Despite claims by the Burmese junta that it is seeking talks with Karen rebel leaders, a combined force of Burmese and pro-regime Karen troops has been carrying out a sustained campaign against Battalion 201 of the Karen National Liberation Army (KNLA) since last Thursday.
Karen sources said that clashes broke out on April 16, when around 300 troops from a combined Burmese army and Democratic Karen Buddhist Army (DKBA) force attacked the KNLA Battalion 201 camp in Valeki, opposite Pho Phra District in Thailand’s Tak Province.
“Their plan is to attack us until they get our base in Valeki. But they haven’t captured it yet because there have been too many causalities on their side,” said Capt Bu Paw of the KNLA Battalion 201.
Capt Bu Paw claimed that only one KNLA soldier had died in the battle, while at least 16 soldiers from the other side had been killed or injured.
There were no reports of fighting today, although the KNLA said that clashes could resume at any time.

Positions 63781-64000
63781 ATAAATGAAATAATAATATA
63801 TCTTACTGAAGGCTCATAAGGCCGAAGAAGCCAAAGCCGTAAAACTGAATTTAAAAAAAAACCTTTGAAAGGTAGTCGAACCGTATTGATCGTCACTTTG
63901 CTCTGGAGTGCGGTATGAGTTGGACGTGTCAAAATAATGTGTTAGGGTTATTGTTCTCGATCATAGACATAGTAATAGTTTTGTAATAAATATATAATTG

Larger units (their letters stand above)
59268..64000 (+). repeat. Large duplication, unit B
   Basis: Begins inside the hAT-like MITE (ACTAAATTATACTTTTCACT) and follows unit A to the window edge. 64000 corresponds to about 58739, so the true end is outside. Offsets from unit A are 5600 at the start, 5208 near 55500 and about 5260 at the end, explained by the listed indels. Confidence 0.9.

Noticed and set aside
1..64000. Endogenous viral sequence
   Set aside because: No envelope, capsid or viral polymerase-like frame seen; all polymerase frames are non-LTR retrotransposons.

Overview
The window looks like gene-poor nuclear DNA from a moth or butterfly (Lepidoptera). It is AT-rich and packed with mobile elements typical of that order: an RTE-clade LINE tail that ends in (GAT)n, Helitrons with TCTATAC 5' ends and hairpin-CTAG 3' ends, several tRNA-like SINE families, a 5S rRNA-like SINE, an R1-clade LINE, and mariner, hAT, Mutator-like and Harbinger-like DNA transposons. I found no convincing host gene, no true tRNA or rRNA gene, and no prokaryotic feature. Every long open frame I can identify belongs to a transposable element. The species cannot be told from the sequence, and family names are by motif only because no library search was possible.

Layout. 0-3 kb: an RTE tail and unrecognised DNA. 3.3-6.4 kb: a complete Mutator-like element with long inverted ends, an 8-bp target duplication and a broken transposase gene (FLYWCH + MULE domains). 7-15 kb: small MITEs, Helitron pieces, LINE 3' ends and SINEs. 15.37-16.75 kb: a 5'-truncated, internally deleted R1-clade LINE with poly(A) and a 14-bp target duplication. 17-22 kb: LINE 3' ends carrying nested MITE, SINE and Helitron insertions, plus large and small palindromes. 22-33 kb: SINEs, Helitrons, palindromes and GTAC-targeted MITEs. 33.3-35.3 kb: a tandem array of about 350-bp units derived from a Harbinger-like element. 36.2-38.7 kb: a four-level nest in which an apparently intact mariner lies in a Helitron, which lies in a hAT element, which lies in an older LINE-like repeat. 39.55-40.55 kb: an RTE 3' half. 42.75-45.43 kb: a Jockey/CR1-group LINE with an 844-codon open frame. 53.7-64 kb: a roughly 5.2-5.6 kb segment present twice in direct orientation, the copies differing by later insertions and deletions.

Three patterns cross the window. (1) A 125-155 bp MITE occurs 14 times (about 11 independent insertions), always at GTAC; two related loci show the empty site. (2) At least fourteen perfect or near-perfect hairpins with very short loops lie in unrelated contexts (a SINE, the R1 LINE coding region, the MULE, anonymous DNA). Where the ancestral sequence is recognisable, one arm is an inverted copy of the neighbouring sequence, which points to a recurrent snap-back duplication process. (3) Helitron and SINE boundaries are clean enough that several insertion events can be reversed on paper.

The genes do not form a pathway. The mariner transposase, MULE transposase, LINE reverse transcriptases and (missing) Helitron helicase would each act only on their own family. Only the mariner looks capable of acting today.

The joint force consists of troops from the DKBA’s Battalions 906, 907 and 333 and the Burmese army’s Light Infantry Battalions 231 and 459. Battalions 555 and 999 of the DKBA have also been sent to Myawaddy as reinforcements.
Burmese and DKBA troops have been carrying out combined attacks on the KNLA’s Valeki bases since late 2008, even as Burmese Prime Minister Gen Thein Sein maintains that his government would like to hold talks with top leaders of the Karen National Union (KNU), the KNLA’s political wing.
The KNU has been fighting for autonomy since Burma regained its independence from British colonial rule in 1948. Although a number of breakaway groups have since defected to the Burmese government, the KNU has never signed a ceasefire agreement with the regime.
An article in The New Light of Myanmar, a junta mouthpiece, on Sunday highlighted the recent defection of Nay Soe Mya, son of the late KNU leader Gen Saw Bo Mya, as the latest successful effort to undermine the KNU’s unity. Nay Soe Mya and around 70 former Karen rebels surrendered to the regime on March 30.
The article also said that the KNU has not been able to achieve peace “despite several unique opportunities to do so due to the disruptive influence of certain elements.”